Our phones buzz with notifications when deliveries arrive at our doorstep; robotic vacuums roam across the floors of our homes when we’re away. Automation drives many aspects of daily life, which begs the question: what will the relationship between humans and AI technology look like in the future? And how will it shape our physical, artificial, and natural environments?
Stavros Didakis, an artist, academic, and researcher who has been an associate arts professor of Interactive Media Arts (IMA) at NYU Shanghai since 2019, creates works that explore the relationship between humans and machines.
This fall semester, Didakis taught IMA Capstone class and an elective course, Responsive Environments: Designing Interactive, Sentient, and Intelligent Spaces. Over the years, he has connected students with opportunities to bring their school projects to life beyond the classroom and across Shanghai’s many art spaces. Under his guidance, they have watched their installations light up skyscrapers, have had showings at Shanghai art galleries, and even created interactive virtual worlds during Shanghai's spring 2022 lockdown.
Here he shares about his current exhibition “Xenoforms,” supported by robotics company Flexiv, as well as how his classroom has been enhanced by experiential learning.
What are you currently working on?
I am currently working on the development of artworks and computational systems that investigate and speculate on architecture and human-machine symbiosis. I am interested in building infrastructures that allow us to engage in dialogues related to the technological and perceptual transformations that occur on a variety of scales: from the molecular synthesis of a home to the gigantic infrastructures of a metropolis.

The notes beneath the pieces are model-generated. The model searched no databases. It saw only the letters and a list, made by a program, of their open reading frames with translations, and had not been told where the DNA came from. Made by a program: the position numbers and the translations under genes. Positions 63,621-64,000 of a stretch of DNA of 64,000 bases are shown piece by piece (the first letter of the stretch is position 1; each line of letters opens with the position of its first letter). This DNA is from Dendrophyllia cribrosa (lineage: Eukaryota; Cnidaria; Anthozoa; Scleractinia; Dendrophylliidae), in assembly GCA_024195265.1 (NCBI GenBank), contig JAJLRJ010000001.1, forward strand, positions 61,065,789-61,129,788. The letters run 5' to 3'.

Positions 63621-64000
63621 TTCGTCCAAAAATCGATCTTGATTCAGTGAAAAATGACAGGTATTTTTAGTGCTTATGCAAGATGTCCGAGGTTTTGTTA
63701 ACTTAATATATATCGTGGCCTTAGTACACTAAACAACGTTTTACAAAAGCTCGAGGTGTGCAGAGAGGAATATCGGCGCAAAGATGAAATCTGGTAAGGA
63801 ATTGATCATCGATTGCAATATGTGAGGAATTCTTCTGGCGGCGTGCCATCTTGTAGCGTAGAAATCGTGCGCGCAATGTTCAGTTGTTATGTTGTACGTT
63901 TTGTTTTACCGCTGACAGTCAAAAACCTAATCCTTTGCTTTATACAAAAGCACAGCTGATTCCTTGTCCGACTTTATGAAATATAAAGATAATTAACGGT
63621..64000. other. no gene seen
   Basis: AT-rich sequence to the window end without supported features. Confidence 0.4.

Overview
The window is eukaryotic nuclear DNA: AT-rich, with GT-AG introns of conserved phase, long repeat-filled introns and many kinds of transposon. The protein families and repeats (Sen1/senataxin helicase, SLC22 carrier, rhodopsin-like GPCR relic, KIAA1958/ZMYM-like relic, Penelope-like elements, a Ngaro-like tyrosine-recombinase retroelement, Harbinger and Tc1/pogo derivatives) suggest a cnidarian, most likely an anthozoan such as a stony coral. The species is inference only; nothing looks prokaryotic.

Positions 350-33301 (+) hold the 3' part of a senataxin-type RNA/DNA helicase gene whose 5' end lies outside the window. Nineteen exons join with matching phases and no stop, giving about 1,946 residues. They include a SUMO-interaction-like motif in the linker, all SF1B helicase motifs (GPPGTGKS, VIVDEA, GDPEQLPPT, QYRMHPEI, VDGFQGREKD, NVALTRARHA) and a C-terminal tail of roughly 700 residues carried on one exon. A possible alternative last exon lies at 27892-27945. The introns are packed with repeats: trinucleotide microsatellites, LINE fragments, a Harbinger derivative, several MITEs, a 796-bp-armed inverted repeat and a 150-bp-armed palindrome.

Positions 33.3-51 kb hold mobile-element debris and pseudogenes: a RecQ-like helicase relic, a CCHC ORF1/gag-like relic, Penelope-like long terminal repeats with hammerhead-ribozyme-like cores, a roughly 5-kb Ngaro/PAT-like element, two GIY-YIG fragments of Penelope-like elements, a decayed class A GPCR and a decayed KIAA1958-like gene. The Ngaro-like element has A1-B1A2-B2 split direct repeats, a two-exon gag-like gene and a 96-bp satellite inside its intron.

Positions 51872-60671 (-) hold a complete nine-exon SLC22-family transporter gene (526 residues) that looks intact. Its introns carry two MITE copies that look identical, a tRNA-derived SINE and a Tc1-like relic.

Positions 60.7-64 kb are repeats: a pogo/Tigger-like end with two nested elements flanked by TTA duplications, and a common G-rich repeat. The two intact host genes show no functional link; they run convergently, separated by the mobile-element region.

Description: Xenoforms (‘xeno,’ translated to foreign or alien from the Greek word ‘ξένο,’) are machine-generated synthetic prototypes intended to act as augmentation entities that mutate, expand and take full control of an architectural host, mirroring colonization strategies mainly observed in the practices of parasitic organisms. In this instance, we witness an autonomous AI agent (as a laboratory researcher) pursuing a never-ending quest for identifying the form and properties of the fittest candidate, one that will successfully achieve architectural augmentation.
Tell us about “Xenoforms.” How should someone unfamiliar with AI artwork approach this work?
“Xenoforms” consists of machine-generated and 3D-printed designs of parasitic forms, a 7-axis robotic arm, real-time visualization and sonification systems, custom-built software and communication applications, and accompanying diagrams and notes generated with machine learning.
The work reflects on the anticipated moment when computational systems set and pursue self-established goals and motivations, and asks us to consider the symbiotic conditions that are expected to be formed between physical objects, biological organisms, synthetic technologies, and artificially-intelligent entities. It offers the audience a view (“behind the glass”) of an autonomous robotic system that is focused on a specific task: to identify the fittest candidate from a large pool of objects that are positioned around it. During this process, the robotic system seems unable to accomplish its task and begins to exhibit signs of frustration and despair. But, after a while, it will discipline itself and continue pursuing its set goal – and like Sisyphus, it will be stuck in a continuous loop.